In general, the Rayleigh scattering coefficient can be expressed byEq. (2), where is the refractive index, the photoelastic coefficient, the Boltzmann constant, the fictive temperature and the isothermal compressibility at [15, 16]. The Eq. (2) indicates that is directly proportional to . This has been confirmed by the fact that the Rayleigh scattering exhibits a linear relation with in the pure silica core fibers [8, 17, 18]. Now we discuss the effect induced by the Gamma rays irradiation. In our experiments, the optical fiber samples are only treated by using Gamma rays irradiation and all of the parameters: , , , and are constant. So the irradiation influence on Rayleigh scattering in the LWPSM fiber results from the change of fiber material properties, e.g. density or RID. And we propose the density change mainly comes from the charge density redistribution. The attenuation spectra of the fiber samples irradiated by Gamma rays with dose of 0 Gy, 20 Gy, 100 Gy, 150 Gy, 200 Gy, 300 Gy, 1.0 kGy and 5.0 kGy are shown in Fig. 1 . Obviously the radiation-induced attenuation is increased with the increase of cumulative irradiation doses. However the attenuation of the LWPSM fibers in long wavelengths is not increased as much as in the short wavelength, for low cumulative irradiation doses up to ~300 Gy. But the increase in long wavelength becomes remarkable for high cumulative irradiation doses at 1.0 kGy and 5.0 kGy. The attenuation values at three wavelengths: 1310 nm, 1380 nm, 1550 nm, respectively, are shown in Table 1 . The RIDs of the LWPSM fiber un- and irradiated with 1.0 kGy, 5.0 kGy, 10.0 kGy Gamma rays are measured using a NR-9200 fiber analyzer. The measured results are shown in Fig. 2 . The RID is about 0.0053 and the refractive index at core and cladding layer regions are 1.4572 and 1.4625, respectively. The radius of the core region is about 4 μm. The change of RID is not obvious when the fiber samples are irradiated with ~5.0 kGy Gamma rays. Even if the irradiation doses are increased to 10.0 kGy, the RID changes little, except that the ripple of RID appears in the core region, as seen in Fig. 2. We haveinvestigated the formation of different defect centers in the irradiated optical fiber samples through ESR measurements. In the pristine fiber, very weak or almost no ESR spectrum signal could be observed. Therefore, we consider no defect centers are pre-existing before our optical fiber samples are irradiated. After the fiber samples are irradiated, the ESR spectra could be obviously observed. As shown in Fig. 3 . All g-values observed in the previous study and our experiments are also listed in Table 2 . According to the literatures [19–22], the ESR spectrum signals observed in the region g < 2.000 could be assigned to germanium electron trapped center (GEC) associated with fourfold-coordinated germanium ion. The downward peaks of g2 = 1.9991 (gGe(1) = 1.9994) and g3 = 1.9952 (gGe(3) = 1.9945) agree with these of reported Ge(1) and Ge(3) within a little g-value excursion range. We suppose the Ge(1) and Ge(3) could be formed, depending on the number of the second nearest-neighboring germanium atom. The upward peak in the region g > 2.0000 basically agrees with that of the electron self-trapped hole (STH) centers of bridging oxygen bond (g(STH) = 2.0030). We attribute this upward peak (g1 = 2.0028) to STH defect center. Figure 3 shows the intensity of g1-value spectrum signal increases and the intensity of g2- and g3-value spectrum signal decreases with the increase of irradiation dose. Further, when the fiber samples are irradiated up to 10.0 kGy, the conversion of defect centers is generated. The conversion mechanism has been expounded in our previous paper .
Figure 4 shows the attenuation spectrum of the standard LWPSM fiber versus , which is made normalization processing. The slope coefficient CR = 0.946 (, where is the wavelength, and CR is the Rayleigh scattering coefficient). The RIP of the optical fiber is also shown in the inset of Fig. 4, and the RID (%) is 0.526. The other Rayleigh scatteringcoefficients, no normalization processing, are shown in the Fig. 5 . The CR and RID of optical fiber samples irradiated with various doses are also shown in Table 1. The increasing trend of Rayleigh scattering coefficient can clearly be seen in the Fig. 6 . Both optical loss and CR are increased with the increase of irradiation dose, which can be seen in Table 1. We consider, under low-dose irradiation (< 500.0 Gy), there is a close relation between the optical attenuation and the CR, and the increase of the loss may mainly comes from the increase of Rayleigh scattering loss.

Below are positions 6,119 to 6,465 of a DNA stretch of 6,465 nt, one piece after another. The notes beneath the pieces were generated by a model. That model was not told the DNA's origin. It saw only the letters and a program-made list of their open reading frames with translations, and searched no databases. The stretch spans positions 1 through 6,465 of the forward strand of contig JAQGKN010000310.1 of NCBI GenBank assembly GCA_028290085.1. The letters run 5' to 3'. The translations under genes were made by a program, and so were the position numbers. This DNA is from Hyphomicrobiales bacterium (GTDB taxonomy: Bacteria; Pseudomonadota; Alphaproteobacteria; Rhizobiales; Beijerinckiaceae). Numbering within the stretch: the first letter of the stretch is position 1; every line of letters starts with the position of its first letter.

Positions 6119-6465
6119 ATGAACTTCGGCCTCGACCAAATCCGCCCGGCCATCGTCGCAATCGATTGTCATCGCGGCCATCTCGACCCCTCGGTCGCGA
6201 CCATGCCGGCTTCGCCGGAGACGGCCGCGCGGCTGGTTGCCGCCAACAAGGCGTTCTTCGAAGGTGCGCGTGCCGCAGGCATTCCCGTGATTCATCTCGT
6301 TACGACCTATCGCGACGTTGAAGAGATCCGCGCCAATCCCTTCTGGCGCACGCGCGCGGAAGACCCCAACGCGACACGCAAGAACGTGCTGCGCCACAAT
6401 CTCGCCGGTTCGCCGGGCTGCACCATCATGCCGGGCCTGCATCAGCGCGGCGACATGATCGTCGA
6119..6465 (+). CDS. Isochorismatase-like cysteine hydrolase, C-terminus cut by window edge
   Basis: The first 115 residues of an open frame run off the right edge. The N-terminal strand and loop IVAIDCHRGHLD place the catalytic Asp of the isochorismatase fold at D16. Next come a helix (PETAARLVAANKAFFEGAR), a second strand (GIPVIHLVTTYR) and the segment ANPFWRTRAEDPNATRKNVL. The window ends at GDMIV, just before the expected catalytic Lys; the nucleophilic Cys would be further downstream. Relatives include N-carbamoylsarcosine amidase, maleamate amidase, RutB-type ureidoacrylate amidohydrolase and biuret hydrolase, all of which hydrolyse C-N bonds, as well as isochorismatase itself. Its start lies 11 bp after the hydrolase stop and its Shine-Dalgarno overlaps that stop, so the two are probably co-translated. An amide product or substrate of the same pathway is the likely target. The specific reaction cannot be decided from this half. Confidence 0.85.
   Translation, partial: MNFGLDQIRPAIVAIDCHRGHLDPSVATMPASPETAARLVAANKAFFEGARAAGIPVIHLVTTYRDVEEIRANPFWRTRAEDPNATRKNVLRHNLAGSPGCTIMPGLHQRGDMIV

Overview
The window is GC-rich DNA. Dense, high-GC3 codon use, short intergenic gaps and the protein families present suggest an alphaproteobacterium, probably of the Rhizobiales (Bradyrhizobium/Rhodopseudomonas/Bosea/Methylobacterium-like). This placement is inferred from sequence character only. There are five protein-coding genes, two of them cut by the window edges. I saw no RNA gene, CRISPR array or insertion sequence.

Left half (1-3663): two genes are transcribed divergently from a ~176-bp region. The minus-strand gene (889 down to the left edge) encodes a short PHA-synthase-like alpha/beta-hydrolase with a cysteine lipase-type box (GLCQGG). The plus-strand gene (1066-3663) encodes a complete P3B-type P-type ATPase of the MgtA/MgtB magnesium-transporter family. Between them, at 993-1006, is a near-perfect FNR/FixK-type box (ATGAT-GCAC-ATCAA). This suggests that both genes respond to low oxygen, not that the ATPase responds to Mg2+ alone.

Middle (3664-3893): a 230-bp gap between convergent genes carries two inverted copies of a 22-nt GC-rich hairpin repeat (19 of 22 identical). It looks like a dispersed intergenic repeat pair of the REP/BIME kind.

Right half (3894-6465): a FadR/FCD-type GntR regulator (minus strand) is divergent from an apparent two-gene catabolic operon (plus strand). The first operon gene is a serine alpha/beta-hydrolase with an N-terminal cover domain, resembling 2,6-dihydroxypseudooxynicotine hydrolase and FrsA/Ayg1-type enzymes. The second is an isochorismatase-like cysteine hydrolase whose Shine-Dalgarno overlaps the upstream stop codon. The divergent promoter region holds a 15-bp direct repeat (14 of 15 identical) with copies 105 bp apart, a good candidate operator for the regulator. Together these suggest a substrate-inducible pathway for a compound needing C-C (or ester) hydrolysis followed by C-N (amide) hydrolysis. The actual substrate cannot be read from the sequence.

Under low-dose irradiation, the attenuation of the optical fiber is relatively low in wavelength range from 1250 nm to 1700 nm, which can be seen in Fig. 1. In these low-dose irradiation cases, we consider that, on the basis of ESR spectra signal analysis, the density change comes mainly from the charge transfer. The defect centers of GEC and STH are attributed to germanium-related rather than silicon-related defect structure. With the increase of the irradiation cumulative doses, the intensity of the ESR spectrum signal of these defect centers is enhanced, leading to the increased loss of the LWPSM optical fiber (see in Fig. 1 and Fig. 3). As shown in Fig. 7 , the electron-trapped centers associated with fourfold coordinated germanium ion and the STH centers of bridging oxygen between Ge atom and Siatom are generated under low-dose irradiation. The radiation induced electron is transferred from the bridging oxygen to the fourfold coordinated germanium atom. From our previous research , Germanium electron center and STH center, without bond cleavage, are formed in optical fiber under low-dose irradiation. These are only due to charge transfer, that is, redistribution of local charge between the Ge atom and the oxygen atom. As the charge density on the Ge atom increases more and more with the increase of irradiation dose, the Rayleigh scattering coefficient is increased with the charge density increase on the Ge atom. However, when the irradiation doses are increased further and more significantly, the molecular structure bond will be broken up and the new defect centers are formed. Hence Rayleigh scattering will not be dominant factor contributing to fiber attenuation under high-dose irradiation (1.0 kGy~). We consider, under low-dose irradiation, there being no other absorption losses, there must be a close relationship between the optical attenuation and the Rayleigh scattering loss, and the increase of the optical attenuation may be attributed to the Rayleigh scattering effect.
We have investigated the influence of Gamma rays irradiation on Rayleigh scattering of the low water peak single-mode optical fibers. We found that, under the low-dose irradiation (< 500 Gy), the CR is increased with the increase of irradiation dose. By experimental measurements of ESR and optical attenuation under various radiation doses, our work provides an interpretation of the optical loss and reveals a mechanism on irradiation influence on Rayleigh scattering. The irradiation influence on optical fiber results from the formation and enhancement of defect centers, such as GEC and STH center. These defect centers represent the radiation-induced electron transfer and the charge density redistribution around Ge and O atoms, which leads to the increase of Rayleigh scattering. Hence the increase of the irradiation dose results in the increase of Rayleigh scattering, ultimately the increase of optical attenuation or transmission loss in these low water peak single-mode optical fibers.
In next stage, we will investigate the relationship between CR and defect concentration, explore the model of various defect centers in detail, and further clarify the density change from a fiber material microstructure aspect by the computer simulation with density functional theory calculation, in a way extending our previous researches , using GAUSSIAN software package.
This work is supported by Shanghai Leading Academic Discipline Project and Science Committee (Grant Nos. S30108, 08DZ2231100, and 08DZ2271700), National Natural Science Foundation of China (Grant Nos. 60937003, 61077068) and Shanghai Natural Science Foundation (Grant No. 10ZR1411900).